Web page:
# How To Calculate a Pipe Bend

Bending a pipe is usually done when you need to run a conduit or pipe of some sort that will go through certain crevices until it reaches its connecting destination.  Obviously, to fit the mold you want your conduit to run through, you will need to bend it in certain places.  Contrary to what other people think, you need to do some calculations when it comes to pipe bending since you want to get the starting and ending points of the bend just right.  Here is the basic procedure on how to accurately calculate a pipe bend regardless of the diameter and length of the pipe or conduit you are bending and the tool you will use to bend it.

• Determine the “Take Up”.  The first step will consist of you determining the “Take Up” which is a term used for the measurement that you will need to add or deduct a specific margin or allowance of the bend in terms of length.  Normally, the “Take Up” is a measurement found in the actual pipe bending tool you are using.  To get it, you will need to measure the shoe of your bending tool all the way to the front mark on the pipe.  Basically, based on the figures on the bending shoe, you will be able to derive the different angles that you can follow to bend your pipe.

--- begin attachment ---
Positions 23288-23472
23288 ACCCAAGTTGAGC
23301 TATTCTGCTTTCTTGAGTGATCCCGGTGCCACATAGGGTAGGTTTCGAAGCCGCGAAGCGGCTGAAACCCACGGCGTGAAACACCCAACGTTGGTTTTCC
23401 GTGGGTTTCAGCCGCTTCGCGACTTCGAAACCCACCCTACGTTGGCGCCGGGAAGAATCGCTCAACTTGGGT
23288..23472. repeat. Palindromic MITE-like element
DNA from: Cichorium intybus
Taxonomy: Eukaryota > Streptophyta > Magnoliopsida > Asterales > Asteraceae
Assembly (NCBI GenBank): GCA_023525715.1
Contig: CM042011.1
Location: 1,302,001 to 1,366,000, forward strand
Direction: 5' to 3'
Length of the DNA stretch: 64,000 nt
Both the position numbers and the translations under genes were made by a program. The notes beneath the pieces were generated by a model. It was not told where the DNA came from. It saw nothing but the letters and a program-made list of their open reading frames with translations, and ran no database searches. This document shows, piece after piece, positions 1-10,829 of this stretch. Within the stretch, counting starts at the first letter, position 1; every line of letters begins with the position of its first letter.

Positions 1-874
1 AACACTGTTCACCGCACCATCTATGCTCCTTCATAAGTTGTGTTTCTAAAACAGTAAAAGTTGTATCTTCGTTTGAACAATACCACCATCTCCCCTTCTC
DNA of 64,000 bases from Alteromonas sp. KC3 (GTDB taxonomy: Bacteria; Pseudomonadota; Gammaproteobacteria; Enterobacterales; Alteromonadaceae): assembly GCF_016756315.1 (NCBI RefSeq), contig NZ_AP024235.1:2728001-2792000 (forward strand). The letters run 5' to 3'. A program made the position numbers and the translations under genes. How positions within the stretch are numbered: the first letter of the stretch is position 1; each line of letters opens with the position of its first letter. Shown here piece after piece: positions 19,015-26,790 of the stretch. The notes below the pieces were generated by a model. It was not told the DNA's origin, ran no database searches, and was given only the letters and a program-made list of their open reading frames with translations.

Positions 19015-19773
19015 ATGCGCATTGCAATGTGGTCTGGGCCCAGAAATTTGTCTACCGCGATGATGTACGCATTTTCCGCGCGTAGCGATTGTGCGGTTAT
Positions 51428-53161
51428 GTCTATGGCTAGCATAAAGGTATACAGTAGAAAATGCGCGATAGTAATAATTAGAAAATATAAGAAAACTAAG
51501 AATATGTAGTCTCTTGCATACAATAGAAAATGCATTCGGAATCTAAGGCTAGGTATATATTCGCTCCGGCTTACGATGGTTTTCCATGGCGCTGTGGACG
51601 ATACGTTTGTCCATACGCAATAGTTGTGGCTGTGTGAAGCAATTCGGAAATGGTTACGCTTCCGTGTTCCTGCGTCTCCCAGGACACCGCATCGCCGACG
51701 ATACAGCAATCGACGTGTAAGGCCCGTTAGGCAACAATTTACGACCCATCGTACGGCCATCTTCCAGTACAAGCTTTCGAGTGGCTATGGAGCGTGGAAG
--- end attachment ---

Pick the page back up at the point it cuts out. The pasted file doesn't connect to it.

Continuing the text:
• Diameter does not matter.  Know that when bending pipes with different diameters at the same particular angle is pretty much the same.  Yes, the whole process is identical however; the “Take Up” measurement usually varies.  For instance, if you bend a half inch diameter pipe at a 90 degree angle, then you will probably get a take up of about 5 inches.  The 5 inch take up will then be deducted to the total length of the pipe bend.  Now, if you are measuring for the same angled bend with a ¼ diameter pipe, then you will be getting a very different “Take Up” measurement.
• Mark it.  Since you have a “Take Up” measurement of 5 inches in the bag, continue with the process and mark the 5 inches on the pipe itself.  In this case, you will want to mark the total length of the bend first.  For instance, if the length is 13 inches, then mark it.  Once that is done, minus 5 inches of the original mark and dot that with a pen of another color so that you will be fully aware which is what.
• Bend it.  As soon as you have marked the bend correctly, it is not time for you to bend it.  To do this, place the pipe on a table and bring in the pipe bending tool you will be using.  Set the bending shoe right as this will be your guide for the angle of the bend.  Bend the pipe until you reach the desired angle (90 degrees for this example).  Do it slowly as you really do not want to go overboard.  After bending, check the length of the bend and see if it matches your total length which is 13 inches.  If it does, then you did it correctly.

Calculating the pipe bend and actually bending the pipe may take some getting used to especially if this is your first time.  As the saying goes, “practice makes perfect” hence, make sure to keep practicing until you get the hang of it.